Nuclear and Biomedical Engineering
Safer Radiation for Mothers
Rensselaer researchers have developed a new set of modeling tools that could enable safer, more accurate, and more effective radiation therapy and nuclear medicine imaging procedures for pregnant women.
Radiation is a doubled-edged sword: It holds the power to cure cancer, but if used improperly it can also cause serious damage to the human body. The situation is even more critical with pregnant females, as any errant radiation could severely harm and impede the growth of the fetus.
“The human body is a particular challenge to model because of its wide variety of organs, each with a complex and unique shape,” says X. George Xu, professor of nuclear and biomedical engineering at Rensselaer, who is leading the project. “Pregnant females are even more difficult to model using current methods, so we took an entirely new approach.”
Physicians use advanced computer simulations to determine the correct dose of radiation to administer to patients. These computer simulations are based on sophisticated virtual models of the human body. About 30 of these models, sometimes called “phantoms,” have been developed worldwide.
The data needed to build such models, however, requires extensive X-rays and computed tomography scans. Since pregnant patients are prohibited from undergoing X-rays or other imaging procedures, there has never been enough data to create an accurate phantom of a pregnant woman.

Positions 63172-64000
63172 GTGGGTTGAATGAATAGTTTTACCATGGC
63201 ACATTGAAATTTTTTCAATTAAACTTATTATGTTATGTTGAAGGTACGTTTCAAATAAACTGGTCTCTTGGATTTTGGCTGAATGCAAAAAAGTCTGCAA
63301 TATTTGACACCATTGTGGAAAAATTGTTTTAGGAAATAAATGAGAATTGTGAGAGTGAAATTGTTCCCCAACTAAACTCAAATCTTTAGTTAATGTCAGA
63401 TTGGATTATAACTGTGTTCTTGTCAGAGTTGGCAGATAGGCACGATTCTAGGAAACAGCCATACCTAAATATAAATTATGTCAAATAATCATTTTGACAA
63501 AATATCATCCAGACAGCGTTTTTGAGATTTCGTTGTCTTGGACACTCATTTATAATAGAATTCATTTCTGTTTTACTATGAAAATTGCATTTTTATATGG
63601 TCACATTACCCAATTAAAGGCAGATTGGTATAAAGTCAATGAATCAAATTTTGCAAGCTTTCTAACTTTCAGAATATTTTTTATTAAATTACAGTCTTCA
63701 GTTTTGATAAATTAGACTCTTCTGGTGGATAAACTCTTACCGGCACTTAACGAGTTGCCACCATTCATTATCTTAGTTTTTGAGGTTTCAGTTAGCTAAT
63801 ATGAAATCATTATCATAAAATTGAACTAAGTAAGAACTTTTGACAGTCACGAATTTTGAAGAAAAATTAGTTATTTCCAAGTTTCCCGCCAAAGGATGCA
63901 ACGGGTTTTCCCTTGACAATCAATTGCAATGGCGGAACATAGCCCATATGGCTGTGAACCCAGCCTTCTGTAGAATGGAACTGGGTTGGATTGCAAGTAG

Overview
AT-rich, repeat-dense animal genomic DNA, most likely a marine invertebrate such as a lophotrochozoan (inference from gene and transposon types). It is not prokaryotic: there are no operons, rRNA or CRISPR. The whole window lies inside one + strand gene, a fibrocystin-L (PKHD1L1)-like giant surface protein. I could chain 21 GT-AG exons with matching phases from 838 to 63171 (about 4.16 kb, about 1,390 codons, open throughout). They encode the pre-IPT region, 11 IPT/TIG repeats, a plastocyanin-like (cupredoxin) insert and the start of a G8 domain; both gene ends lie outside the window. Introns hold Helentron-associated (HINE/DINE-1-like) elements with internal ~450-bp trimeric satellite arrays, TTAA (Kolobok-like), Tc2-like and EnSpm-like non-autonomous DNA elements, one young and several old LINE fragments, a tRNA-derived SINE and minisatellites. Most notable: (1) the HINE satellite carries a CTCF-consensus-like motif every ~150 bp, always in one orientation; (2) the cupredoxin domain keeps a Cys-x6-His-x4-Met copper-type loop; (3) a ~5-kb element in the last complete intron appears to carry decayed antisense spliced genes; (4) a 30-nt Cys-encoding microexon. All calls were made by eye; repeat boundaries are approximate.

Conventional methods of phantom creation simply cannot account for the rapid changes of a pregnant woman’s internal physiology as her organs shift to accommodate the growing fetus. So Xu and his team turned to boundary representations (BREP) tools, which are more flexible and feature a more robust toolbox for manipulating the surface of model components. They created 3-D models of pregnant females at various gestational stages: three months, six months, and nine months.
“These new models should be extremely useful for understanding the risks of radiation, and for better planning radiation imaging and treatment for pregnant women,” Xu says. “The tools we have developed for this research should also open up several new avenues for improving the field of radiation dosimetry.”